Sin never stands still—it either grows or withers. So, how do you win the battle within?
Dan Delzell, in a riveting blog entitled, Google Executive's Tragic Death Sends Somber Warning, wrote the following: "How do you go from being a devoted father of five and a successful Silicon Valley executive, into a 51-year-old man convulsing from a fatal dose of heroin on your 50-foot yacht, with a prostitute walking over your dying body to take a final sip of wine before leaving you to die?" He then presented the question, "How do tragedies like this take place?"
The enemy rarely pushes us off the cliff, so to speak. We're often led down one step at a time, one compromise at a time, one wrong choice at a time. For example, the enemy doesn't show a couple the pain and anguish and the years of regret that adultery brings; he deceives them with the temporary enjoyment of sex and a false sense of freedom from responsibility. If the full story was known beforehand, no doubt different choices might have been made. We're often not shown the pain that sin brings, we're enticed by the temporary pleasure. more >>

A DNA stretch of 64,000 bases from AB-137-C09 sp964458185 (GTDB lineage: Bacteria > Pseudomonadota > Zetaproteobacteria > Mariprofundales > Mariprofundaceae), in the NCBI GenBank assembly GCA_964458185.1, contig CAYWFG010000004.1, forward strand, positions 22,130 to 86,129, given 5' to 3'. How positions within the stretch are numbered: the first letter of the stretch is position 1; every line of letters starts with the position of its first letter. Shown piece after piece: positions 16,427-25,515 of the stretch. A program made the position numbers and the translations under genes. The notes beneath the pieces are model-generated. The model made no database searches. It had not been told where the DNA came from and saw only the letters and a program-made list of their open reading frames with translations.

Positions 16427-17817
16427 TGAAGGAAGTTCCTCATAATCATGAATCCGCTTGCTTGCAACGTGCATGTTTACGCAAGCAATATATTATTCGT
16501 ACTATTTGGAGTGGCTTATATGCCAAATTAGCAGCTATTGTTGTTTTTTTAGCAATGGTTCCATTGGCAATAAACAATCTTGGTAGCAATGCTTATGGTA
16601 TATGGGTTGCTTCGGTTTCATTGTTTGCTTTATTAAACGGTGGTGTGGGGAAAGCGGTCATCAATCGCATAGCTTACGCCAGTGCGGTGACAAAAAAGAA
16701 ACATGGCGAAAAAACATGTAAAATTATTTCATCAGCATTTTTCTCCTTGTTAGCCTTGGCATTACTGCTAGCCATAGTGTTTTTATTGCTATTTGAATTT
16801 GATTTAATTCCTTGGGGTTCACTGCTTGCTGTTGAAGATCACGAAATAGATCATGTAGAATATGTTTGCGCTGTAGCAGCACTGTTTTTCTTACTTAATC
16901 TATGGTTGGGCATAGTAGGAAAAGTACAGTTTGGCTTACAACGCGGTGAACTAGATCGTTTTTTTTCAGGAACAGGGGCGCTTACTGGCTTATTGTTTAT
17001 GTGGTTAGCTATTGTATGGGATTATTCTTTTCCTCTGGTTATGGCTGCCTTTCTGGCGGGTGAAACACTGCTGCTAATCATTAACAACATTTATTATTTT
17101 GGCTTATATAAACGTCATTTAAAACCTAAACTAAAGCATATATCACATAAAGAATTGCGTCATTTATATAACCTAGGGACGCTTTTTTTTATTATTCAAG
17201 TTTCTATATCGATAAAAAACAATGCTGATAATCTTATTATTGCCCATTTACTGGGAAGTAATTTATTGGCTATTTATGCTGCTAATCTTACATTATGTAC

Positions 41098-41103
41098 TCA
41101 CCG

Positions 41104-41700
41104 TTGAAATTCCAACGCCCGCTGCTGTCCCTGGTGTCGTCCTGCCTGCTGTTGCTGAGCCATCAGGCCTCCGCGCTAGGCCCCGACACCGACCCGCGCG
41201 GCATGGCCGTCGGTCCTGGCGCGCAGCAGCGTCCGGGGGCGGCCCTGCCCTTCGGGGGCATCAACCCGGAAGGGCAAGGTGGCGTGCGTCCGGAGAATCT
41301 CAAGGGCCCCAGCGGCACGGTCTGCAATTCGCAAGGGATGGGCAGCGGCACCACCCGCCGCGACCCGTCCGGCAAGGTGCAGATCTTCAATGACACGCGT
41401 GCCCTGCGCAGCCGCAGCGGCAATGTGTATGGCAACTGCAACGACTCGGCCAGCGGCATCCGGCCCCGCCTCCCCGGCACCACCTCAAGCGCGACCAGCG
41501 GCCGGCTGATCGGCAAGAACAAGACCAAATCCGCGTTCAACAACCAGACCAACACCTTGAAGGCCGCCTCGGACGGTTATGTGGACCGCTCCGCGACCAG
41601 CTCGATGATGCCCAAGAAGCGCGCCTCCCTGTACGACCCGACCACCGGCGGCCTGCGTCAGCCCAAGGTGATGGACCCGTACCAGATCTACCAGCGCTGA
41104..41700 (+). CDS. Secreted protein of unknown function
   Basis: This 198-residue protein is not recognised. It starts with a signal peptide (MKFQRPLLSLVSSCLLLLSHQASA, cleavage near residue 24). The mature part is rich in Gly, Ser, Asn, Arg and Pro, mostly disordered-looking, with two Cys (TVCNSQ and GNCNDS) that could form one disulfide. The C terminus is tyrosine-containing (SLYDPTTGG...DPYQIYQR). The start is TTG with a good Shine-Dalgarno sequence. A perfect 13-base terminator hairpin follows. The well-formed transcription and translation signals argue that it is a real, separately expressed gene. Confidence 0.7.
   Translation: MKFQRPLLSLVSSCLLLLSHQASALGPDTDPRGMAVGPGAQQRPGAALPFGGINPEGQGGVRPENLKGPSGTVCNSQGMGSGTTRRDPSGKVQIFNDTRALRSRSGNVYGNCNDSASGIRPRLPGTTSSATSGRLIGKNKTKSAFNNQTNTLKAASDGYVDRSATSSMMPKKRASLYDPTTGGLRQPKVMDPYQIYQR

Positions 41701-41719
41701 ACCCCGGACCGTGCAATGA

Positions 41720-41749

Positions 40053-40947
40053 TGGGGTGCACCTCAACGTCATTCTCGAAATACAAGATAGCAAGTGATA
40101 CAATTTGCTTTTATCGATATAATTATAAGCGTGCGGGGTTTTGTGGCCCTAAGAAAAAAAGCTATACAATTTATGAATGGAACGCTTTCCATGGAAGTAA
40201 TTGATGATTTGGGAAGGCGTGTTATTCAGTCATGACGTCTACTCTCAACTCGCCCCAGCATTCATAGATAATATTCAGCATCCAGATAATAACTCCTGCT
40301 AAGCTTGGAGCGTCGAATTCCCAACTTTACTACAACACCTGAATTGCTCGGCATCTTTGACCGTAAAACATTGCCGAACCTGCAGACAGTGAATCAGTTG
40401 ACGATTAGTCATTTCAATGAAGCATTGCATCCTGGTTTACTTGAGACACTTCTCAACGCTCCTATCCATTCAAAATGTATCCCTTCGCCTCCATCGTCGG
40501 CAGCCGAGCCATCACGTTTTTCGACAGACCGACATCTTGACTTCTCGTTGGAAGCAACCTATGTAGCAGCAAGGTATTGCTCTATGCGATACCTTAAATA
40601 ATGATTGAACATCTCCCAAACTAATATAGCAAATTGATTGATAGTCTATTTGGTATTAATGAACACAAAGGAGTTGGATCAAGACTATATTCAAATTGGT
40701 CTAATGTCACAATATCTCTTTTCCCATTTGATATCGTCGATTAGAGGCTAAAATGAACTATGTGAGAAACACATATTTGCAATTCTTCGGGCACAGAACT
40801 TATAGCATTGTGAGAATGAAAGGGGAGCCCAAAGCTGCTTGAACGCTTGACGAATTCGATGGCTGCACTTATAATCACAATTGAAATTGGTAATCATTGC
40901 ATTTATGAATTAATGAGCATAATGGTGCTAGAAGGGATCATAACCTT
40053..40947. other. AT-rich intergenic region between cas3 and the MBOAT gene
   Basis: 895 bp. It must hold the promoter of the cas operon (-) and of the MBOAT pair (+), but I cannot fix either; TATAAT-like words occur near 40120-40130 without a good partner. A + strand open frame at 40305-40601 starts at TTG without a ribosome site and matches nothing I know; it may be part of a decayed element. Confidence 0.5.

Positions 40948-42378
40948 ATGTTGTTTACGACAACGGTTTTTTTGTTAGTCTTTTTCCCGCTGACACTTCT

While Anyabwile's fear for his son remains constant, he says moving out of Southeast Washington or staying in the Caribbean would mean that he would be living for himself and his family, not for God, his calling or those he is meant to serve through his ministry."Greater than any fears must be our love for people who need Christ and mercy," Anyabwile told CP. "And if we're African-Americans going into African-American neighborhoods, we should pray we love our people more than we fear them. We've found the people of Southeast to be welcoming and our neighbors have been wonderful."As Anyabwile and his family continue to settle in their neighborhood, he can only hope and pray that Titus comes to love America despite the challenges he is possibly bound to face as an African-American child."I hope Titus grows to be a faithful, humble, loving, joyful, generous man of God in this country, whether it's because of this country or despite it," Anyabwile said. "I hope he loves the country as I do, and I hope he contributes positively and significantly to the future of America. ... I hope he sees and experiences the further removal of racism from America and the promotion of a just and whole society. ... I hope he abides in the grace and knowledge of Jesus Christ, full of faith and refusing bitterness."In the meantime, he says any parent who shares his same concerns should know that although there is limited hope to be placed in government authority, they should still "hope and expect our public officials to do what is right."In addition, if parents who are non-believers feel that same way he does, they should begin to embrace faith that God will take care of justice, he explained."Men may miss the opportunity to do what is right, but God never will. In His judgment, everything true and right will be established. No evil will go unpunished. Righteousness will prevail. We ought not want anyone to fall into God's eternal judgment; His judgment is terrible. But we can be assured that His judgment will be right and no one escapes His holy sight," Anyabwile said.Anyabwile is assistant pastor for church planting at Capitol Hill Baptist Church in Washington, D.C. and a council member with The Gospel Coalition. more >>